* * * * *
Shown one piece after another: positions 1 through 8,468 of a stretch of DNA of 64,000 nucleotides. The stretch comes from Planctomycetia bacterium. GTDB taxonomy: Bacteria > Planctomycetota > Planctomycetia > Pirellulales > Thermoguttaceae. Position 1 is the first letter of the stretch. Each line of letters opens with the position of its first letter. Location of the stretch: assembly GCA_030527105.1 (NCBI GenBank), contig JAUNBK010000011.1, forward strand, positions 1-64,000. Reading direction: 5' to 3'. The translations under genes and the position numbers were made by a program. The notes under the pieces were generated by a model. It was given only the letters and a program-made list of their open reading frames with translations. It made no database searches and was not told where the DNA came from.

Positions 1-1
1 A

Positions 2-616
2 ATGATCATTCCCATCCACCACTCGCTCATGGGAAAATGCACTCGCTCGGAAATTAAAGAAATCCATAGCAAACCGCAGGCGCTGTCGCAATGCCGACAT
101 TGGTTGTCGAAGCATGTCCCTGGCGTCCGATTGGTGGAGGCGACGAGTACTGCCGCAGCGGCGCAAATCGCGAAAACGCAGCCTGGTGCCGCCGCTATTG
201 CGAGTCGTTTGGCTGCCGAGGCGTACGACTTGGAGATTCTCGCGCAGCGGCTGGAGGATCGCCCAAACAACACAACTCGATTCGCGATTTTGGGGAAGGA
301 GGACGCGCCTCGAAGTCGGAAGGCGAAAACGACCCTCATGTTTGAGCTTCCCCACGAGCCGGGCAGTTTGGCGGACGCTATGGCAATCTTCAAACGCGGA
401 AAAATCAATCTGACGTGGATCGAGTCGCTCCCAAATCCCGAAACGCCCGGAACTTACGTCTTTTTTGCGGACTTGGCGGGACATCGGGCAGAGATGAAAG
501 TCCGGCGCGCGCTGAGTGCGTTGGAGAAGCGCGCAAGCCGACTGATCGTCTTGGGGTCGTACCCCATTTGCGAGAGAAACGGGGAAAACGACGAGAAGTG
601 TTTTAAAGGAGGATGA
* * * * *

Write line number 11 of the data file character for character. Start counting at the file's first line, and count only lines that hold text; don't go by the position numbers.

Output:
601 TTTTAAAGGAGGATGA